julie-and-julia.jpg So Friday afternoon my wife and I went to see Julie & Julia with Meryl Streep and Amy Adams. I was the only guy in the theatre. Chick flick? Yes, you might draw that conclusion… but I enjoyed it, and I’m man enough to admit it. So there. Guys who can’t relate can sit through the movie thinking about how lovable Amy Adams is, so it’s win-win. Yes, you know what to expect from Streep, but I think Adams is likely on the brink of her Hollywood-hot-property years. If you don’t know the movie, it’s the brilliant Nora Ephron’s adaptation of Julie Powell’s book Julie and Julia: My Year of Cooking Dangerously based on her one-year blogging experiment to cook every recipe in Julia Child’s cookbook, Mastering The Art of French Cooking and blog about it. The experience not only “saved her when she was drowning,” it also transformed her from a secretary and wannabe writer to a blogger to a writer with a book deal and a movie adaptation. And I imagine she can cook, too. Meryl Streep deserves a good mention for her portrayal of an icon that in reality stood 8″ taller than she does… and she plays Julia Child like a live-action caricature.

I spent the the evening Friday and most of the day yesterday at Faith Forum conference with Alan Roxburgh, put on by the Anglican Diocese of Rupertsland. Somehow this doesn’t explain how I thought I’d done a lot more online reading last week than what the list of links seems to indicate.

  1. Apparently there’s been some kind of dust-up over the Christian notion of piracy. Peter Rollins writes In defense of pirates (and orthodox heretics) and The debate continues while Kester Brewin writes about St Paul and the Last Word on Pirates | The Cross and the Crossed Bones, which I quite enjoyed: indeed, “who other than Pirates and Christians decorate their vessels with visions of death?”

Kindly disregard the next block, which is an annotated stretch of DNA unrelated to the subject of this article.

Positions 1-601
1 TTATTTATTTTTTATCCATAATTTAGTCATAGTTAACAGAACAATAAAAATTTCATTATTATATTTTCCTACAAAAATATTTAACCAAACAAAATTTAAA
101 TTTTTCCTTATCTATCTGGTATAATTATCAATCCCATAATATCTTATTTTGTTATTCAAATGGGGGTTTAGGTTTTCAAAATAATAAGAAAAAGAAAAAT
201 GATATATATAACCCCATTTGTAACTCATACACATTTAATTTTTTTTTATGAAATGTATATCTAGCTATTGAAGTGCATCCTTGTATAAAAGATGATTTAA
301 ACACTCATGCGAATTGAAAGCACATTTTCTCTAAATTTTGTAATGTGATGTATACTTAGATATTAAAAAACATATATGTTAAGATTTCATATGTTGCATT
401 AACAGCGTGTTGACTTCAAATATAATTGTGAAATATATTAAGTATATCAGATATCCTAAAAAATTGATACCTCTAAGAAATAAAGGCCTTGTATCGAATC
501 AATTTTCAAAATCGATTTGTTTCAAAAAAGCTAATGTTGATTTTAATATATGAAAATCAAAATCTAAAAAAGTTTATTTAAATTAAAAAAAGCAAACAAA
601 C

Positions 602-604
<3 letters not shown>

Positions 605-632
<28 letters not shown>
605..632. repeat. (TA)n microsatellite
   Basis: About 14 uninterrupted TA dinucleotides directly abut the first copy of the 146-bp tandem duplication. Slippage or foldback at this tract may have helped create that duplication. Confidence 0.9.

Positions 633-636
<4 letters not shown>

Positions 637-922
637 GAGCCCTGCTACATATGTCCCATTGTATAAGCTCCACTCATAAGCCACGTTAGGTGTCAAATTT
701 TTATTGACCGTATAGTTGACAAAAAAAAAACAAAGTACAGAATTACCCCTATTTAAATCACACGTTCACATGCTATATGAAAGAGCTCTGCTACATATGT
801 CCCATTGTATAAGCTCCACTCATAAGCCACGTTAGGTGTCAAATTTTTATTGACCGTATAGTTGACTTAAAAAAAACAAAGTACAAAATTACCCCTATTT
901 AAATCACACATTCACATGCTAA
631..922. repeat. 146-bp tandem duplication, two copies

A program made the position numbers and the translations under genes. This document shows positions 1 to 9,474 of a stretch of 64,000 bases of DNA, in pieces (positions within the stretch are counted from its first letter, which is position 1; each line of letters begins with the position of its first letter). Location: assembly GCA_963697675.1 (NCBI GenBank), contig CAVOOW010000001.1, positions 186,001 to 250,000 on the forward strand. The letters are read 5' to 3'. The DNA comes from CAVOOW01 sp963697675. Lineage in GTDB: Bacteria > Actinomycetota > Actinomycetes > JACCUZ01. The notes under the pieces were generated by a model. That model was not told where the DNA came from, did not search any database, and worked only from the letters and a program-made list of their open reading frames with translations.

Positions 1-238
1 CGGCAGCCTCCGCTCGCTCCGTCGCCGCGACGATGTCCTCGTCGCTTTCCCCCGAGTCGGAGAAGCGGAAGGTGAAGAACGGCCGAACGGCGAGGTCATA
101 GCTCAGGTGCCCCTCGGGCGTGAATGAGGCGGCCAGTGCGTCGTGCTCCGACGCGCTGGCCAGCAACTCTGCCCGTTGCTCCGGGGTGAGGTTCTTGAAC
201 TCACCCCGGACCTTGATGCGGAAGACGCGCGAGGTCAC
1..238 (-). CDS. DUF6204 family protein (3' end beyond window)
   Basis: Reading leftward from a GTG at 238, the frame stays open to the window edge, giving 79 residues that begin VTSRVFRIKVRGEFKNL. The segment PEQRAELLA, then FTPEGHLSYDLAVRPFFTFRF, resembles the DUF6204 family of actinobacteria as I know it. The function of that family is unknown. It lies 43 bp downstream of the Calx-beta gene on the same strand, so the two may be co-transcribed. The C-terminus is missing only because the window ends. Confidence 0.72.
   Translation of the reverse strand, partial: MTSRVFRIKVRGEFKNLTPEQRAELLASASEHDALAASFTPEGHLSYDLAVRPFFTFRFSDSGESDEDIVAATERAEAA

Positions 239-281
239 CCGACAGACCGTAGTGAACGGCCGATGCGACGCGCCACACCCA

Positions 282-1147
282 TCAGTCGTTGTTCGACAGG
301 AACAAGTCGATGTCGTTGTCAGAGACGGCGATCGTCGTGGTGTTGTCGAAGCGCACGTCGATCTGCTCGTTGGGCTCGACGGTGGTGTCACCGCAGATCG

2. Apparently it’s not just Christians… there is now a Pirate Party of Canada. Who knew?
  3. Trevin Wax summarizes a collection of Gospel Definitions (HTML or PDF)
  4. JR Woodward hosts a discussion on Tony Stiff’s paper, “Reading the Bible Missionally”
  5. Tim Keller makes his blogging debut with an insight on The ‘Kingly’ Willow Creek Conference
  6. A convincing reason to get an iPhone? (I told Al Roxburgh he should consider this one. For the grandkids, you know.)
  7. Trevin Wax interviews Robbie Sagers, a contributor to Evangelicals Engaging Emergent: A Discussion of the Emergent Church Movement. A few interesting points occurred to me while reading this… first, that the diversity within the emerging church is problematic to evangelicals. Which is odd, given that many people find typical forms of Christianity (evangelicals) to be too fractured, a mish-mash of schisms that refuse to get along. I’m just sayin’. Next was this line: “Another reason why some may be growing weary of the emerging church conversation is that the conversation is losing participants, and those left – with a few notable exceptions – seem to be speaking more softly.” Sagers attributes this mainly to the movement being directionless, but I wonder what the other reasons might be. And is it really true that those of us who are speaking more softly are simply boring the eavesdroppers on the conversation? Perhaps we should go back to being more offensive.
  8. An update on our book, Fresh + Re:Freshit’ll be shipping this week. You can order from Amazon.com

Share This

Share this post with your friends!